• (Defense – Military – Security) September 29, 2022. , The Strategist. The terms of reference for the defence strategic review provided by the government to the independent leads are just short of two pages long. The length of this document doesn’t do justice to all that the two reviewers, former defence minister Stephen Smith and former defence force chief Angus Houston, are being asked to do in a very short timeframe. They’ll need to dive deep if they’re to deliver the frameworks for a level of capability and preparedness not seen in Australia since World War II. They will also need to navigate the usual parochial force posture demands—a relatively minor task in the bigger scheme of things. Defence review must examine Australia’s amphibious basing quandary
  • (Defense – Military – Security) September 28, 2022. Vivienne Machi, Defense News. Propelled by an edict to make deep investments in its defense industrial base, France’s Ministry of Defense has unveiled a 2023 budget worth billions more than the previous year to launch a new “war economy.”. French 2023 defense budget adds $3 billion to fund ‘war economy’
  • (Defense – Military – Security) September 28, 2022. Courtney Albon, Defense News. The National Reconnaissance Office awarded study contracts today to six commercial space companies to explore the potential of satellite radio frequency detection to meet military intelligence needs. NRO partners with commercial space firms on signal detection tech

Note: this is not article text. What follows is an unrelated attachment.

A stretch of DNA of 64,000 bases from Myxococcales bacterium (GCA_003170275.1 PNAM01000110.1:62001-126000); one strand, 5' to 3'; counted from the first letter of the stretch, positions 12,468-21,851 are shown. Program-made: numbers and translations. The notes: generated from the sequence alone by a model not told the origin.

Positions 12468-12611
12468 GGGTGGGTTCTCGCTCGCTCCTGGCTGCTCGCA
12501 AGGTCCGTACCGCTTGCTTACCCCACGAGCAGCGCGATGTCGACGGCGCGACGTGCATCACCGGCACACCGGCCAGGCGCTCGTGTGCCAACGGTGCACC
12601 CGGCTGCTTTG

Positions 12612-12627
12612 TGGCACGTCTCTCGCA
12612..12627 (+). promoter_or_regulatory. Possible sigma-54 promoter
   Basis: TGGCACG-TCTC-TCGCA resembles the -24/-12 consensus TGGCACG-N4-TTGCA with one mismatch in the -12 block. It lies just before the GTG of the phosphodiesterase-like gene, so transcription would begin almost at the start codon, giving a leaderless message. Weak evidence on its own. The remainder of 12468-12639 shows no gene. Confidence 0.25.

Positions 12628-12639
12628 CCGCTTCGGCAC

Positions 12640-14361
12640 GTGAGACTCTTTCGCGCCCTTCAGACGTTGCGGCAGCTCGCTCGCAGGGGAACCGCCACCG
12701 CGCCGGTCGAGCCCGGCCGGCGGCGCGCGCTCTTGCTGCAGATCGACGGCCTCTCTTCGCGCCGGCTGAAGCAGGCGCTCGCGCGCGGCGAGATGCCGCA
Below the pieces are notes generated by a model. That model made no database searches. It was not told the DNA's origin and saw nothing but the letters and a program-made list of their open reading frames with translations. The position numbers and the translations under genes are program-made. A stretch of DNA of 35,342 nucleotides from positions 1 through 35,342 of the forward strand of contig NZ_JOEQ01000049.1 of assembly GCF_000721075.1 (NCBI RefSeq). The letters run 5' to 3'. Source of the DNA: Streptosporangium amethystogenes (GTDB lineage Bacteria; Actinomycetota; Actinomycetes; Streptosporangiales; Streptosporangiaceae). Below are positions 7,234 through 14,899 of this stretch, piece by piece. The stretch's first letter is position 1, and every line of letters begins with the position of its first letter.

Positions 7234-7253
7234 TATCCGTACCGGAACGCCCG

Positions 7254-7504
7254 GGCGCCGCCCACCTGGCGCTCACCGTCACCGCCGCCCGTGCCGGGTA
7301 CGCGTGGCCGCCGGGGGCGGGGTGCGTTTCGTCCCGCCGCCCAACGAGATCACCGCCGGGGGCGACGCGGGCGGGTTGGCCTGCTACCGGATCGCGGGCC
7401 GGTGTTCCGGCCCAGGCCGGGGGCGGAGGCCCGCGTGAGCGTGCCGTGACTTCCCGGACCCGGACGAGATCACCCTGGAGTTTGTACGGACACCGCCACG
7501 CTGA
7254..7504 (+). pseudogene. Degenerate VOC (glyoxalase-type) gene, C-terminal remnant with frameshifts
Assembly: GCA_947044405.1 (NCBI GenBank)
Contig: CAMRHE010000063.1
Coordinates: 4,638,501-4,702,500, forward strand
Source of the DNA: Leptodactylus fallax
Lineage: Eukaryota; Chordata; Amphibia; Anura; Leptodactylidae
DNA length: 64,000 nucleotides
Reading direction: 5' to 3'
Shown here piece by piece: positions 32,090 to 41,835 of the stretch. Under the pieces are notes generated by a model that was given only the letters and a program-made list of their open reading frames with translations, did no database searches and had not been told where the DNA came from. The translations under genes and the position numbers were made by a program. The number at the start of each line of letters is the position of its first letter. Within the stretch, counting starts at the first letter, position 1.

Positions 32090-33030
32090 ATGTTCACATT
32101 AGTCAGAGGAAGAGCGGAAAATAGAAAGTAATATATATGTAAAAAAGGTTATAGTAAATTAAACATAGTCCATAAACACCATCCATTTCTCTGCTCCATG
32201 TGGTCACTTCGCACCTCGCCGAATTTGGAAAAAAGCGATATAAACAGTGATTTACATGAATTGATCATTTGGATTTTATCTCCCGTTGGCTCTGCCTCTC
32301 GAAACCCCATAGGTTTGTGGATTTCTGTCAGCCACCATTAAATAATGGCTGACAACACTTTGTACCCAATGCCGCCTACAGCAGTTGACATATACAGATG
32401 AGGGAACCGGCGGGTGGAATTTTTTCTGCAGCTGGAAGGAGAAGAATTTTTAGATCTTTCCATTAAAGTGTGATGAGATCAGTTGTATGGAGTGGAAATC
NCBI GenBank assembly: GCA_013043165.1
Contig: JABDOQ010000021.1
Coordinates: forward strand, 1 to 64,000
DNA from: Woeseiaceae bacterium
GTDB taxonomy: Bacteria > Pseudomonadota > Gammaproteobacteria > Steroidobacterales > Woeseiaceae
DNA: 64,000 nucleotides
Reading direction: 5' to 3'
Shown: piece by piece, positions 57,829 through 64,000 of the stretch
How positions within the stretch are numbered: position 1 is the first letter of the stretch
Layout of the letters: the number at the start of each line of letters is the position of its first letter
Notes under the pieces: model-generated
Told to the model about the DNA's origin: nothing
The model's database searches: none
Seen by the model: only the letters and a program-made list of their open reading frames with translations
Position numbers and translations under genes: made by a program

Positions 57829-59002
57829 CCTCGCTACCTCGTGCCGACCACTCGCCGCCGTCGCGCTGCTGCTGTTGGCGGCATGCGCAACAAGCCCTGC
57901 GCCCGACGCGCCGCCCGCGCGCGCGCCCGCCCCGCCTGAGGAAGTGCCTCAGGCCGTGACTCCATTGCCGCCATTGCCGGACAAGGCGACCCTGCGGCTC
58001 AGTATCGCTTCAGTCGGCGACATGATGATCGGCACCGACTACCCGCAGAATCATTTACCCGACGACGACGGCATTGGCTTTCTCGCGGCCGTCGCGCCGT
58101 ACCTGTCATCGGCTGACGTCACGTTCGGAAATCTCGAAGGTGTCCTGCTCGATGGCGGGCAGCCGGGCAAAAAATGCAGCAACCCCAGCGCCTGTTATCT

• (Defense – Military – Security) September 28, 2022.
  • (Defense – Military – Security) September 28, 2022. Colin Demarest, Defense News. Lockheed Martin and Verizon are experimenting with 5G-enabled drones and intelligence, surveillance and reconnaissance payloads in an effort that could ultimately enhance U.S. military command and control and in-the-field targeting abilities. Lockheed, Verizon testing 5G-linked drone swarm for intel collection
  • (Defense – Military – Security) September 28, 2022.  After pushing Pentagon leaders for months to take more seriously the negative effects of rampant inflation, Congress is finally seeing some action. But now it may be defense leaders who need to push Capitol Hill to be bolder. Multiyear contracts could solve plenty of Pentagon problems
  • (Digital & Tech) September 2022. Tanel Kerikmäe and David Ramiro Troitiño, CIDOB. From technology platforms and artificial intelligence to Fintech, cybersecurity, the gig economy and social networks, the digital society is already a fully defined and implemented reality. In this context, the digital development of the European Union (EU) has reached a crucial stage: from a range of perspectives the decisions and regulations adopted on this issue in the near future will significantly affect the whole of the EU, including the lives of its citizens and beyond. Issue 131 of Revista CIDOB d’Afers Internacionals analyses the process of digitalising the EU. Its multidisciplinary approach – taking in the fields of labour, security, information and politics, among others – helps understand the phenomenon, while also contributing to its scientific dissemination and encouraging critical thinking with the aim of achieving a fair, inclusive and competitive digital society. The digitalisation of the European Union: repercussions and expectations